New Jersey Gov. Chris Christie is far from giving up his bully pulpit in the news media.
Time magazine has plastered Christie, arguably America’s most prominent governor, across its latest cover with his stoic, no-nonsense signature look. Time credits him for his bipartisanship in the months following Superstorm Sandy, thrusting him into the national spotlight.
To match the governor's brash style, "THE BOSS." is stamped loudly underneath a mugshot-style I-mean-business shot of the Republican.
The weekly news magazine deemed him "the master of disaster" on its cover as well in reference to how he has handled Sandy.
Time revealed the cover of its Friday edition on Wednesday, a day after the outspoken governor delivered his State of the State address.
"There is no question that Sandy hit us hard — but there is also no question that we're fighting back with everything we've got," he said.
Christie recounted a series of experiences he had while touring the devastation at the Jersey Shore, thanked the responders who helped get residents back on their feet, touted a list of accomplishments since the October storm, and discussed future goals to further repair the region that was ravaged by a once-in-a-century storm.
The take-away of the speech, though, was that it's time to forget about petty Democrat-Republican disagreements for the sake of the greater good.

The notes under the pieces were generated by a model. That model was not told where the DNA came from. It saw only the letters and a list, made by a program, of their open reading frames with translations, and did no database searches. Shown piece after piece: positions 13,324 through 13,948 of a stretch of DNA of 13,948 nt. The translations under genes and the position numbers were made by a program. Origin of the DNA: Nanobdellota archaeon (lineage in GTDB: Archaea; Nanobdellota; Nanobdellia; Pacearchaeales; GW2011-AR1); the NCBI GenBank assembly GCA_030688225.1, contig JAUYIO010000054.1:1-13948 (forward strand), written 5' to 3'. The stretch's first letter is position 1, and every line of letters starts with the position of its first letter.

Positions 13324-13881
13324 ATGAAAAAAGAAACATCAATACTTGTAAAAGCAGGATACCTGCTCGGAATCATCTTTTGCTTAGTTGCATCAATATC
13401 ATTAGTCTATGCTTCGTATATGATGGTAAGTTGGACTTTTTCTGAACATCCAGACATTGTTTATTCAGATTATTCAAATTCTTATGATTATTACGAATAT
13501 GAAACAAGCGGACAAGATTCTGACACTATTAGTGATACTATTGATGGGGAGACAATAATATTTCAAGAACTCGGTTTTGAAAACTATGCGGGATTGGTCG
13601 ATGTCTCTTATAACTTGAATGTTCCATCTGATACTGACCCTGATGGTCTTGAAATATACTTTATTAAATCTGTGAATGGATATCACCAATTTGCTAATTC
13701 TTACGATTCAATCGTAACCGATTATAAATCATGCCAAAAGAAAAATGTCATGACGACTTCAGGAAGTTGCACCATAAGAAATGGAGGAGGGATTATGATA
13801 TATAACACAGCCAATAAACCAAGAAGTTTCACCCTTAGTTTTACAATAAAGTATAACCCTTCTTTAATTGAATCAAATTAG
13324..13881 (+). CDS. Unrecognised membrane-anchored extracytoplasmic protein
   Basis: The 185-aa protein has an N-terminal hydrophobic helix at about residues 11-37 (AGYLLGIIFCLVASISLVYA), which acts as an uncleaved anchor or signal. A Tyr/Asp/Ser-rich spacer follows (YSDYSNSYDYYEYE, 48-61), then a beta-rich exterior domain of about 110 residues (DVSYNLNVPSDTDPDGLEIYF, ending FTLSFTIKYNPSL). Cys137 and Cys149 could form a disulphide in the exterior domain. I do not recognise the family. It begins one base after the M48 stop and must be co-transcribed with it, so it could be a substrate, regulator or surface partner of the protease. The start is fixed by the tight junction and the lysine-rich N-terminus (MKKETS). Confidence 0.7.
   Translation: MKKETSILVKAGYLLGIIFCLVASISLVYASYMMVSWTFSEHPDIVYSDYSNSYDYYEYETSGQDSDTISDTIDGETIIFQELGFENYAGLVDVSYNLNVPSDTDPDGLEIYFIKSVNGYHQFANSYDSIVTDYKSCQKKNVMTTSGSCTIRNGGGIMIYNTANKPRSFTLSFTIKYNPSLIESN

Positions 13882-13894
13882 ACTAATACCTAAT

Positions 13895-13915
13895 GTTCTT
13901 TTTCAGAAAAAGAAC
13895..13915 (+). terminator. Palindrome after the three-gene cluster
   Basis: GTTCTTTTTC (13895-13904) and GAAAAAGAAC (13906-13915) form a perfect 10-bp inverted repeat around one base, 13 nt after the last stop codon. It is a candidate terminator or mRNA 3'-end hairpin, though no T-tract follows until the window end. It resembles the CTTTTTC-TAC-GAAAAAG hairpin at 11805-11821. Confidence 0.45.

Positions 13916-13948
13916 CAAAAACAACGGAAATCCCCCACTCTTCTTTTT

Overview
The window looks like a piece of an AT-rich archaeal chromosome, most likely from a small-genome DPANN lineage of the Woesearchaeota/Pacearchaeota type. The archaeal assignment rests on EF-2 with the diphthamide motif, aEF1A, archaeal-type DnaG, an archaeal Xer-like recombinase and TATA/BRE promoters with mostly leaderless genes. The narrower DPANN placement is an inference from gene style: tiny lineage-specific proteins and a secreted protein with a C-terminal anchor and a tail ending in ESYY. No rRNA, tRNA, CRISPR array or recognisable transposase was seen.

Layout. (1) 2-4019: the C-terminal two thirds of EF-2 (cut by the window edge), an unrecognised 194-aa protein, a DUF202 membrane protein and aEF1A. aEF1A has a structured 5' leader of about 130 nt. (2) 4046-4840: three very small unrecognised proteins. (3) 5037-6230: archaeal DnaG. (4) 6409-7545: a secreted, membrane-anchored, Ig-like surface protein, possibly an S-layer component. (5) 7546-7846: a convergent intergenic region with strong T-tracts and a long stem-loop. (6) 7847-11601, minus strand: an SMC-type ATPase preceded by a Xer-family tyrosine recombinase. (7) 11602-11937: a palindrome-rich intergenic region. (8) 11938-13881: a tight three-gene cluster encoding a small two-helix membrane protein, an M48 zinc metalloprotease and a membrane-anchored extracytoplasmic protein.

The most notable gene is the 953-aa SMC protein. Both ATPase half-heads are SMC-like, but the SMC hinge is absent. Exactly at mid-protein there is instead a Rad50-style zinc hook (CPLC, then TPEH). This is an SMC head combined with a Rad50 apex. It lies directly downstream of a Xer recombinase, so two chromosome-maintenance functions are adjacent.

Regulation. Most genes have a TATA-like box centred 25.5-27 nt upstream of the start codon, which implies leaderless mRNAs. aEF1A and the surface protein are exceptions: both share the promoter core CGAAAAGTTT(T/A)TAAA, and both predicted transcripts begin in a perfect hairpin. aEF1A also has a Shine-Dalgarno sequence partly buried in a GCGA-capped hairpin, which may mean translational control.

Wednesday morning he bolstered his message by making the rounds in a media blitz, appearing on five morning talk shows, as well as taking a trip to Belmar, one of the hardest-hit towns at the Jersey Shore.
Christie has been lauded for putting politics aside and putting his residents first in recent months. Christie unapologetically blasted House Speaker John Boehner and House Republicans last week
for not voting immediately on a $60 billion Sandy relief aid package. That same day, $9 billion in relief was passed for the state at an emergency meeting, with the remaining $51 billion to come.
"Sandy is and was above politics and should be, and if my party isn't putting it above politics they're going to hear from me," he said on CBS.
"We now look forward to what we hope will be quick Congressional action on a full, clean Sandy aid bill — now, next week — and to enactment by the president," he said Tuesday. "We have waited 72 days, seven times longer than victims of Hurricane Katrina waited."
Christie's foray on the national stage has many asking him about whether he will seek a presidential nomination in 2016. Repeatedly, he has asserted that his job is to be New Jersey governor, despite that his approval ratings are higher than ever.
In late August, Christie got flak for his speech at the Republican National Convention in which he touted his own accomplishments, especially in weakening the teachers union, more than presidential hopeful Mitt Romney. After Sandy hit, he praised President Barack Obama for swift attention to the battered state, another reason why some conservatives said Romney lost the race.
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